1948 Alberta general election

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1948 Alberta general election

← 1944 August 17, 1948 (1948-08-17) 1952 →

57 seats in the Legislative Assembly of Alberta
29 seats were needed for a majority
  Majority party Minority party Third party
  Ernest Manning.jpg Elmer E Roper.jpg
LIB
Leader Ernest Manning Elmer E. Roper James H. Prowse
Party Social Credit Co-operative Commonwealth Liberal
Leader since May 31, 1943 1942 June 26, 1947
Leader's seat Edmonton Edmonton Edmonton
Last election 51 seats, 50.5% 2 seats, 24.2% did not run
Seats before 50 2 1
Seats won 51 2 2
Seat change Increase1 ±0 Increase1
Popular vote 164,003 56,387 52,655
Percentage 55.6% 19.1% 17.9%
Swing Increase5.1% Decrease5.1%

Premier before election

Ernest Manning
Social Credit

Premier after election

Ernest Manning
Social Credit

The 1948 Alberta general election was held on August 17, 1948, to elect members of the Legislative Assembly of Alberta.

Ernest C. Manning led the Social Credit to a fourth term in government, increasing its share of the popular vote further above the 50% mark it had set in the 1944 election. It won the same number of seats — 51 of the 57 seats in the legislature — that it had won in the previous election.

The remaining seats were won by the Cooperative Commonwealth Federation, the Liberal Party and independents.

This provincial election, like the previous five, saw district-level proportional representation (Single transferable voting) used to elect the MLAs of Edmonton and Calgary. City-wide districts were used to elect multiple MLAs in the cities. All the other MLAs were elected in single-member districts through Instant-runoff voting.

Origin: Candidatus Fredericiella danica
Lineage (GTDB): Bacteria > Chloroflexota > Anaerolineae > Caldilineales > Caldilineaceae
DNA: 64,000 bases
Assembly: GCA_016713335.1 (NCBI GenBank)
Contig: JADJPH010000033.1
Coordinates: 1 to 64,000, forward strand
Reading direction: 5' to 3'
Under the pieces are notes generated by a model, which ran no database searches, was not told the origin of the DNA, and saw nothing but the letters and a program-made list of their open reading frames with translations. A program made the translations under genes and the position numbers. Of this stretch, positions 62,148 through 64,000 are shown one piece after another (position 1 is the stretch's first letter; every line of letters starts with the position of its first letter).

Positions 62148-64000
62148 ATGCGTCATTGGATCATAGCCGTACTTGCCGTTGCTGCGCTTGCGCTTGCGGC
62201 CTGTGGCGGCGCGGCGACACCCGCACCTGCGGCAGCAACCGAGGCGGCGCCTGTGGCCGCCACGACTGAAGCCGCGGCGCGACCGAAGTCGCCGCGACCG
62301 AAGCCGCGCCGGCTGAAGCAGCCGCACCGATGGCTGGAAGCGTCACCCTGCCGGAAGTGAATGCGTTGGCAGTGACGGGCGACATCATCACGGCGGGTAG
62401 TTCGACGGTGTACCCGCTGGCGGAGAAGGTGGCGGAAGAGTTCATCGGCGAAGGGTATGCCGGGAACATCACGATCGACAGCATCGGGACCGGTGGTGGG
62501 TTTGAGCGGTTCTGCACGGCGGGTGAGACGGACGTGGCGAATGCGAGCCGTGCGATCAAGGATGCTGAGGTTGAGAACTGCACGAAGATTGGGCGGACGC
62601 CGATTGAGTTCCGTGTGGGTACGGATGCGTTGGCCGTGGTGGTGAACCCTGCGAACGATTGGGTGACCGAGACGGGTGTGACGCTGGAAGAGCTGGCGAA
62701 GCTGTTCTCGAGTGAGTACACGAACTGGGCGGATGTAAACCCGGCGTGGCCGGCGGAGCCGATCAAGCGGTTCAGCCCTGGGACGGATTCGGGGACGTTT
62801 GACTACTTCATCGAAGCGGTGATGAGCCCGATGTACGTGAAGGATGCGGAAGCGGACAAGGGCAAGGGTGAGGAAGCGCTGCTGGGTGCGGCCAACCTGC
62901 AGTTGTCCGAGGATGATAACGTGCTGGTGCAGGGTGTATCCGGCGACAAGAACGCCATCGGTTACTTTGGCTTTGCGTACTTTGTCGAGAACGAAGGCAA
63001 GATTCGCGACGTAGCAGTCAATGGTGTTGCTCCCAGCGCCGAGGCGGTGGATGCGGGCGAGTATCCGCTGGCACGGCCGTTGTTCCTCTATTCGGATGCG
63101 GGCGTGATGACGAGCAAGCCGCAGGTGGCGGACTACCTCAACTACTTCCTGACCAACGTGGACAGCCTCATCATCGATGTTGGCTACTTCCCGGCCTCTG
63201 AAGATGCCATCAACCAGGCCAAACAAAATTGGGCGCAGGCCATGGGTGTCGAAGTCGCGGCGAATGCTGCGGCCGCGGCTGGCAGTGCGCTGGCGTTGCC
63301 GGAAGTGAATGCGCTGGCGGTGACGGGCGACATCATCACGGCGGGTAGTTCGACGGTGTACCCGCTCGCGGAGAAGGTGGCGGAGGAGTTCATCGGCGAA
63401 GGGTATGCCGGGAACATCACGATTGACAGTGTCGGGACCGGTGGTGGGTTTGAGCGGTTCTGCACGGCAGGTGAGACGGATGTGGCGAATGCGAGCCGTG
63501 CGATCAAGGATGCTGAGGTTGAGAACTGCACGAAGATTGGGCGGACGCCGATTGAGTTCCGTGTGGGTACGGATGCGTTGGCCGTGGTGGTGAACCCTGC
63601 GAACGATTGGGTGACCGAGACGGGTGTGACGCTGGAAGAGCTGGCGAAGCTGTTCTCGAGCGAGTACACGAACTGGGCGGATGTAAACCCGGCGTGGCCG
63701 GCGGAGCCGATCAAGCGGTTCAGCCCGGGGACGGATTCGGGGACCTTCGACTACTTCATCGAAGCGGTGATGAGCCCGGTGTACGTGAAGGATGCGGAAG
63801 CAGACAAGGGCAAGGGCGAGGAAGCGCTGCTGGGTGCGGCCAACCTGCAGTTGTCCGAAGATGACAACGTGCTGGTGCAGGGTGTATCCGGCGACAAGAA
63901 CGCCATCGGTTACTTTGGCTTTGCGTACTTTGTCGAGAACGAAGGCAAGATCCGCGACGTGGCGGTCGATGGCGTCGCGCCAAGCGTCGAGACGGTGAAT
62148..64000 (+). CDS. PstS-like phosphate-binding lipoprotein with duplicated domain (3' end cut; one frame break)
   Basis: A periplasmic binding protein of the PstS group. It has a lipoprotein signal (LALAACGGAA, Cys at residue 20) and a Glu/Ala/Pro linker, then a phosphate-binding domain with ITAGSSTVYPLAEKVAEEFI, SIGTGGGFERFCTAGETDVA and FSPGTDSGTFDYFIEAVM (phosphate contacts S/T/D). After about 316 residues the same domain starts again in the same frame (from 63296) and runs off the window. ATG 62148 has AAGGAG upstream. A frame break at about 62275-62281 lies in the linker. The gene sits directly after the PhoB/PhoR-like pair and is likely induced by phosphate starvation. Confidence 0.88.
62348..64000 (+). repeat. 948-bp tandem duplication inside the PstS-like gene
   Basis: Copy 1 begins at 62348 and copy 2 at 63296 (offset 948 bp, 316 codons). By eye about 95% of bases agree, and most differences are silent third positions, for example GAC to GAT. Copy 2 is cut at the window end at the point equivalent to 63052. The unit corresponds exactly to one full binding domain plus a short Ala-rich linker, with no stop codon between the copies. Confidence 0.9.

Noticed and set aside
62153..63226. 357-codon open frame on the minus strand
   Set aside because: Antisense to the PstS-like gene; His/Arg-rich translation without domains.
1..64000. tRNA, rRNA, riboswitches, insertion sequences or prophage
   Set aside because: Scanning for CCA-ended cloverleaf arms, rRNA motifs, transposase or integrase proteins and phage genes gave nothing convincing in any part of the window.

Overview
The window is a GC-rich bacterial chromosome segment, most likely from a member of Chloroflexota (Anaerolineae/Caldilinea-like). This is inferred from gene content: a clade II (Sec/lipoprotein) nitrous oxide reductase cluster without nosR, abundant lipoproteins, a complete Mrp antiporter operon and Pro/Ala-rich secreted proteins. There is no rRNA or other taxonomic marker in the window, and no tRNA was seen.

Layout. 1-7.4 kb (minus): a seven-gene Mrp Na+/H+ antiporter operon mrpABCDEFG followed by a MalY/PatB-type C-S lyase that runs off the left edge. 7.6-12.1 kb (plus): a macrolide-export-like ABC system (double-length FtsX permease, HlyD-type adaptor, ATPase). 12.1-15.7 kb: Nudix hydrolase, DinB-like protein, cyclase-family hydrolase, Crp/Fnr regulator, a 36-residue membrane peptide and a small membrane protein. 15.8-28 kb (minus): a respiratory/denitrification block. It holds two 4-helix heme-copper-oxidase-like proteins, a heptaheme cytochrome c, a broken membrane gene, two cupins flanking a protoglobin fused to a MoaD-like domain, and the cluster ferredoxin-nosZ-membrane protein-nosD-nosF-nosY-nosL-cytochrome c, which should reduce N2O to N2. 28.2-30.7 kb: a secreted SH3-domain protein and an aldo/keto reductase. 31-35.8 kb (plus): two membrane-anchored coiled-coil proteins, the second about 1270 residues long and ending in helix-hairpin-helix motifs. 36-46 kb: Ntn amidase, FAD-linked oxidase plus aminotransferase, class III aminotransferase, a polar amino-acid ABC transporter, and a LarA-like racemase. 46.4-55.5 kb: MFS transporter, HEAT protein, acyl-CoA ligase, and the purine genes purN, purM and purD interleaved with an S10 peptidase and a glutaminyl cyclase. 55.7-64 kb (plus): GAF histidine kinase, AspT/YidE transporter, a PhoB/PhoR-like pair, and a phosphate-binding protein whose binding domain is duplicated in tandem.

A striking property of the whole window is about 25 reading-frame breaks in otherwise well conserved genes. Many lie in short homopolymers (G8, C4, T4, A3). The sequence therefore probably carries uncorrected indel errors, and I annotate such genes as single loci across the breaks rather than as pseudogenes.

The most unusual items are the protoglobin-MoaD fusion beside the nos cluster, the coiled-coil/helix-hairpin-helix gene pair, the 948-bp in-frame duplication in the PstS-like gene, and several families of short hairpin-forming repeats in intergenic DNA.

Along with this election, voters got to also vote in a province wide plebiscite. The ballot asked voters about utility regulation.

Results[edit]

Party Party Leader # of
candidates
Seats Popular Vote
1944 Elected % Change # % % Change
  Social Credit Ernest C. Manning 57 51 51 - 164,003 55.63% +3.75%
  Cooperative Commonwealth Elmer Roper 51 2 2 - 56,387 19.13% −5.79%
Liberal James Harper Prowse 49 * 2 * 52,655 17.86% *
  Independent 7 3 1 −66.7% 9,014 3.05% −13.70%
  Independent Social Credit 3 * 1 * 2,958 1.00% *
  Independent Citizen's John P. Page 2 * - * 3,969 1.35% *
  Labour 1 * - * 3,579 1.21% *
Labor–Progressive Ben Swankey 2 - - - 1,372 0.47% −3.79%
  United Labour 1 * - * 856 0.30% *
  Veterans' & Active Force 0 1 - −100% 0 0.00% -
Total 173 57 57 - 294,793 100%  
Source: Elections Alberta

Note:

* Party did not nominate candidates in the previous election.

Popular vote
Social Credit
55.63%
CCF
19.13%
Liberal
17.86%
Others
7.38%
Seats summary
Social Credit
89.47%
CCF
3.51%
Liberal
3.51%
Others
3.51%

Electrification plebiscite[edit]

The electrification plebiscite was the fourth plebiscite conducted province-wide in Alberta's history. The ballot was not a traditional yes/no question, but presented two options on electricity generation and transmission, asking if the province should create "a publicly-owned utility administered by the Alberta Government Power Commission"[1] or leave the electricity industry in the hands of companies already in the business (a mixture of municipal operations and private companies). The driving force behind the referendum was whether to provide rural electrification through public ownership or leave it in the hands of private corporations that had done very little up to that time and did not have the financial resources to perform the task.[2] Despite the referendum result, the government sponsored the creation of many Rural Electrification Associations, of which some still exist today.[3]